3 Ways The ZE5 Cell Analyzer Accelerates Flow Cytometry Research Opportunities

As new instruments come on the market, vendors are quick to provide data proving the systems’ prowess including sensitivity, speed, and such. These are important characteristics of the instrument, and should be reviewed. However, the real questions that should be asked about any new instrument should look beyond these benchmarks. Specifically, the questions that often come to mind include:

  1. Will the new instrument improve current experimental workflows?
  2. Will the new instrument enable new and novel experimental questions?
  3. Will the new instrument help improve the reproducibility of experiments?

Evaluating the instrument in the context of these questions will help determine if acquiring the instrument will expand the capabilities for the local research community. In the case of the ZE5 Cell Analyzer, it is clear that with the advancements that have been made by the Propel and Bio-Rad teams, this instrument offers significant expansion of capacity, resulting in improved reproducibility of the data.

Several features of the ZE5 stand out as prime examples of why this new instrument is a must-have for the research lab.

  1. Improve Reproducibility — A “Flying Collar Wash Station’” on the ZE5 is designed to wash the sample probe between samples to reduce carryover. For years, researchers have had to manually wash the SIP between samples, to help reduce sample-to-sample carryover. Automating this feature is a huge benefit of the ZE5.By automating the process of cleaning the SIP, carryover is reduced. This in turn reduces one source of data variation. This is even more critical when considering rare event analysis, where sample carryover can potentially skew the data. The data below shows how efficient this system is.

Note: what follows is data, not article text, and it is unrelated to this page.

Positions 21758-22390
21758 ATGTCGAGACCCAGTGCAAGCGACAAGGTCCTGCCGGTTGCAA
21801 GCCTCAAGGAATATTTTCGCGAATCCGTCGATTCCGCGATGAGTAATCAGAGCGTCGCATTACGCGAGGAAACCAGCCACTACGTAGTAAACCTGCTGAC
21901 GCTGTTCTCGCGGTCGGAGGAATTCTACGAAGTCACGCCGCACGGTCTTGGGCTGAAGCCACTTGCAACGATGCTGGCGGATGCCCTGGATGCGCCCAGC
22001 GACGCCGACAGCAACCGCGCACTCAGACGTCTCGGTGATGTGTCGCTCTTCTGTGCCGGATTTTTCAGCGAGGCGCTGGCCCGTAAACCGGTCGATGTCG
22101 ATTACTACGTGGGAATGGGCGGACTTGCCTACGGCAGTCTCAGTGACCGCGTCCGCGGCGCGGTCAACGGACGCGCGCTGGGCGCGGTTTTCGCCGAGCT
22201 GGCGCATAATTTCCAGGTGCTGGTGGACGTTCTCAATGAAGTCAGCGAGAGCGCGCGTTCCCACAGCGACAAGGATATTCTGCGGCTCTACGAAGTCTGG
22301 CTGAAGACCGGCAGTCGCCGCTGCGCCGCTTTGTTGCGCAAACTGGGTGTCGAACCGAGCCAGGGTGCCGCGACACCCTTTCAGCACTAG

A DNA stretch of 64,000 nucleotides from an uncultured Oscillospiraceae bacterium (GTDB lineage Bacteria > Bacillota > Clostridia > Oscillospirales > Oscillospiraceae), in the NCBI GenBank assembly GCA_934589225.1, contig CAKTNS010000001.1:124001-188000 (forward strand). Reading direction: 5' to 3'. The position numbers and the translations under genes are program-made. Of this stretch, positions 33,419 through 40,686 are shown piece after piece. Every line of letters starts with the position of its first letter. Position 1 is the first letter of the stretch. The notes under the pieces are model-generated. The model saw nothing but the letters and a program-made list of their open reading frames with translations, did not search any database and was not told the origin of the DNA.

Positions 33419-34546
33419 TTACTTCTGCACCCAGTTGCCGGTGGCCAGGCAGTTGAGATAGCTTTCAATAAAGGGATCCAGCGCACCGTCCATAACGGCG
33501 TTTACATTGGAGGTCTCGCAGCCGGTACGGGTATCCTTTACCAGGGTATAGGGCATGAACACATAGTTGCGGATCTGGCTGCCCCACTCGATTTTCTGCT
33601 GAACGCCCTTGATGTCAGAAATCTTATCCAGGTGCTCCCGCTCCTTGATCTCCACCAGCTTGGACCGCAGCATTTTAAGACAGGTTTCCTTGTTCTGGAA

Figure 1: Carryover between samples on ZE5: (A) Lysed whole blood was run on the ZE5 in high-throughput (HT) mode. After each sample, the system carried out an automatic wash cycle of 0.25 sec. outside and 1.75 sec. inside the SIP. A clean tube of water was run immediately after the wash to evaluate carryover. (B) The resulting carryover data showing an average carryover of 0.046% (+/- 0.023%).

  1. Five-laser, 27 fluorescent parameter — More lasers and detectors is an excellent feature and offers improvement for standard assays, enables new assays, and can be used to improve reproducibility of experiments. More detectors allow for a deeper characteristic of a given population. In the case of a hard-to-obtain sample, more detectors allows the researcher to have a larger breadth of characterization, so that the critical data can be obtained without having to split the sample, thus reducing the sensitivity of measurement.With a large number of detectors, the ZE5 can also enable improved labeling of cells by allowing the researcher to ‘“barcode” their samples. In fluorescent barcoding experiments, each sample is labeled with a combination of 2 or more fluorochromes at one of several concentrations. For example, if one uses 2 different fluorochromes, with 3 different intensities (low, medium, and high), it is possible to mix 6 different samples together. A 3 by 3 barcoding results in 9 samples.All the samples are mixed together before they are labeled with the antibody mix at the same time, under the exact same conditions. This improves the staining, and thus the reproducibility of your data, and with the added speed the ZE5 has for sample acquisition (see below), barcoded samples can be read in the same time as a single sample on a slower instrument.If you are interested, you can read about fluorescent barcoding in these papers by Krutzik and Nolan, and Krutzik et al.